jueves, julio 25, 2024
InicioPuertos del mundoMobile port gets $5 million windfall in water bill

Mobile port gets $5 million windfall in water bill

The legislation is expected to become law within days.

The Water Resources Reform and Development Act authorizes water projects around the country over the next several years and sets policy for how the nation’s harbors are managed. A compromise version of the plan was released Thursday by House and Senate negotiators, and final votes are expected next week.

Twelve ports in five states — Alabama, Louisiana, Maryland, Texas and Virginia — would get special treatment because at least 25 percent of their cargo is in energy commodities such as petroleum, natural gas, coal, wind and solar energy components and biofuels.

The legislation authorizes $50 million to be split among “donor ports” in California and Washington, and the 12 newly designated “energy transfer” ports.

Sen. Richard Shelby, R-Tuscaloosa, was a leading advocate of the energy port provision, which was added to the Senate version of the bill.

“Mobile is capable of becoming one of the top five ports in the country,” Shelby said Friday through a spokesman. “The positive impacts on job creation and economic growth would be long-term and widespread.”

Steering extra money to the donor and energy ports drew criticism from a taxpayer watchdog group last year because it benefits states with senators who are especially powerful on water policy.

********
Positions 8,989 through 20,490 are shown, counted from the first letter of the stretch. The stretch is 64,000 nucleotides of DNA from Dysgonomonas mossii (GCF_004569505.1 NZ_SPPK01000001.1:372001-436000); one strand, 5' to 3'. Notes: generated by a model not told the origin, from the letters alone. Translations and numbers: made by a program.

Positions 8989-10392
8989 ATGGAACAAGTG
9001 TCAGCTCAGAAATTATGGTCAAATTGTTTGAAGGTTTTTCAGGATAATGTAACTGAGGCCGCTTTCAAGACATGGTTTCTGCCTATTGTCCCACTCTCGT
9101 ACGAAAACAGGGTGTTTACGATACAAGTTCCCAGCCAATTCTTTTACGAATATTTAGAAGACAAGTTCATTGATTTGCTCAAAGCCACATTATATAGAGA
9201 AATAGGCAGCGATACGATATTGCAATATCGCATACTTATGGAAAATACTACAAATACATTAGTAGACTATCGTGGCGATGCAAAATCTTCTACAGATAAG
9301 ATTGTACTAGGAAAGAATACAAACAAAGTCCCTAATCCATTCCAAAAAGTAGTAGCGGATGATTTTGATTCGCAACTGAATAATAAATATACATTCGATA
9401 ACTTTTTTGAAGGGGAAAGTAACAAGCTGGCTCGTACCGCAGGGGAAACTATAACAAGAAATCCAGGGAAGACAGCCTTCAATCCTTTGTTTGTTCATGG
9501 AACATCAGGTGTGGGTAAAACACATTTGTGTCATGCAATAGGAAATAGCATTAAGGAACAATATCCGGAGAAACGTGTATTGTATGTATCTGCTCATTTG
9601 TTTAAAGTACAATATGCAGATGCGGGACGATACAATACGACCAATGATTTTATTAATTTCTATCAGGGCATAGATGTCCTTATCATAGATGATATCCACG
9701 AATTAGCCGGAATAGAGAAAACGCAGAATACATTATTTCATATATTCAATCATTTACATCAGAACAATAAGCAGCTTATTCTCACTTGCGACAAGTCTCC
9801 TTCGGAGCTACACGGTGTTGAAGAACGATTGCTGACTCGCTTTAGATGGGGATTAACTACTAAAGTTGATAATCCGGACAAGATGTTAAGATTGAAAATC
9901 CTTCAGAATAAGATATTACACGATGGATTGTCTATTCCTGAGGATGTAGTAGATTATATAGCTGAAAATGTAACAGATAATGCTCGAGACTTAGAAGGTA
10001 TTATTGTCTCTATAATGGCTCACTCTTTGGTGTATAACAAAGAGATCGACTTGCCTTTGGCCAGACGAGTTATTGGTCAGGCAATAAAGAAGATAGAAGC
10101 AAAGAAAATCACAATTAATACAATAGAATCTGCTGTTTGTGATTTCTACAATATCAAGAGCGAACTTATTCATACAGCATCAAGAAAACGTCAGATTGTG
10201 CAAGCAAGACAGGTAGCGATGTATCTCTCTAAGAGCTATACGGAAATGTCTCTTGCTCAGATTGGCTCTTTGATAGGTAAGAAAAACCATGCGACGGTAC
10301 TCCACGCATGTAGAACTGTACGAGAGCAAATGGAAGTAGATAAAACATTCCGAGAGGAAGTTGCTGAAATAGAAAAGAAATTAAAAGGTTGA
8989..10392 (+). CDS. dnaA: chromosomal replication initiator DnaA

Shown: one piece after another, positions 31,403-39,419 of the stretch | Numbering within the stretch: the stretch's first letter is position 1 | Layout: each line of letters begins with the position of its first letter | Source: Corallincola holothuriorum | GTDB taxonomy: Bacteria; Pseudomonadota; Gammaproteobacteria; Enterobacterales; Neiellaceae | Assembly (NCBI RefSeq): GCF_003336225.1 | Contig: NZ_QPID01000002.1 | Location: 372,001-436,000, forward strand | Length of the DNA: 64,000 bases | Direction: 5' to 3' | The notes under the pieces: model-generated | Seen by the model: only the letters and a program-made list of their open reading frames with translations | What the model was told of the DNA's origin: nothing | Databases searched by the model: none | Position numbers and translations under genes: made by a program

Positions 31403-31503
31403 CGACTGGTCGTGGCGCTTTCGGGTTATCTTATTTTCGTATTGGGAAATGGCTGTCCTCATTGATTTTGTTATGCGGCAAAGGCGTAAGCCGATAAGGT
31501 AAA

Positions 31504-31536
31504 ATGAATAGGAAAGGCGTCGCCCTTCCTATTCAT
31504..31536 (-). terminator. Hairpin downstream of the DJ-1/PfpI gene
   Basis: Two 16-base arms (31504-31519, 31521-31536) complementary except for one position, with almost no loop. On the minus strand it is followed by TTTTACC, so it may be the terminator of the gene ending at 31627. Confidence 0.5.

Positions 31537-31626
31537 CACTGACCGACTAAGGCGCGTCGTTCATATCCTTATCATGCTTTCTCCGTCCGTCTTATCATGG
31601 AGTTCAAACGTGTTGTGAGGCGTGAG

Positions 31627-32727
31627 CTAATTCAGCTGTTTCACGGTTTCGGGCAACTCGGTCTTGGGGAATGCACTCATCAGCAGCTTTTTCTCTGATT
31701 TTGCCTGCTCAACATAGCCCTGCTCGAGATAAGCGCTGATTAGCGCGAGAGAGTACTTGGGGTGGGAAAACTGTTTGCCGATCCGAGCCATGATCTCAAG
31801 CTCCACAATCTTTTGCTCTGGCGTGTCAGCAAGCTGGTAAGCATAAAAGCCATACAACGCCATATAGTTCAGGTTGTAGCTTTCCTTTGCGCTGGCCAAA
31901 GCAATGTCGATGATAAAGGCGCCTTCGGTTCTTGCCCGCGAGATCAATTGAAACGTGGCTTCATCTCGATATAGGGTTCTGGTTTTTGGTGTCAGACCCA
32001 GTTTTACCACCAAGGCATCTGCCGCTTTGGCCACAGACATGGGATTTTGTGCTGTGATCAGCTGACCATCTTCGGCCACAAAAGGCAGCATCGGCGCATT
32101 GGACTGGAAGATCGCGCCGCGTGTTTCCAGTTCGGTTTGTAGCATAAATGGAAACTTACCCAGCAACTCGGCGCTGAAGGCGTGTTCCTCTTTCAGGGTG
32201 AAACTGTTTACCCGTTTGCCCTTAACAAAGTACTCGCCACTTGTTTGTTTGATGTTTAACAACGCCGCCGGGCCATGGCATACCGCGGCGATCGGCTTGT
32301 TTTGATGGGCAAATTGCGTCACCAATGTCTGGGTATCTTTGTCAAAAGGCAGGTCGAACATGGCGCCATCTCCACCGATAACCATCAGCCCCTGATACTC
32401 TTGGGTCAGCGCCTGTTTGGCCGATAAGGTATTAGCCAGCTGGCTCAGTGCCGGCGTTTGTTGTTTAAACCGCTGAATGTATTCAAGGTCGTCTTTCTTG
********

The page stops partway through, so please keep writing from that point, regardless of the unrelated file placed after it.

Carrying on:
Sen. Barbara Boxer, D-Calif., and Sen. David Vitter, R-La., are the top two members of the Senate Environment and Public Works Committee, and Sen. Barbara Mikulski, D-Md., and Shelby control the Senate Appropriations Committee.

Taxpayers for Common Sense said the program is similar to the earmarks — or money for special home-state projects — that lawmakers used to insert into bills to benefit constituents. Congress banned the practice several years ago.

The water resources bill authorizes the energy port program but the House and Senate Appropriations Committees control the spending. Shelby said he would support the $50 million, half of which would be divided evenly among the five states with energy ports.

The bill calls for $50 million a year from 2015 through 2018, with a possible extension through 2022.

The Alabama State Port Authority is expected to spend the money on annual maintenance dredging, which costs between $5 million and $6 million.

The proposal also allows ports to use the money for environmental improvements related to dredging berths and federal navigation channels.



Por favor ingrese su comentario!
Por favor ingrese su nombre aquí

Cortesía de Investing.com


¡No hay eventos!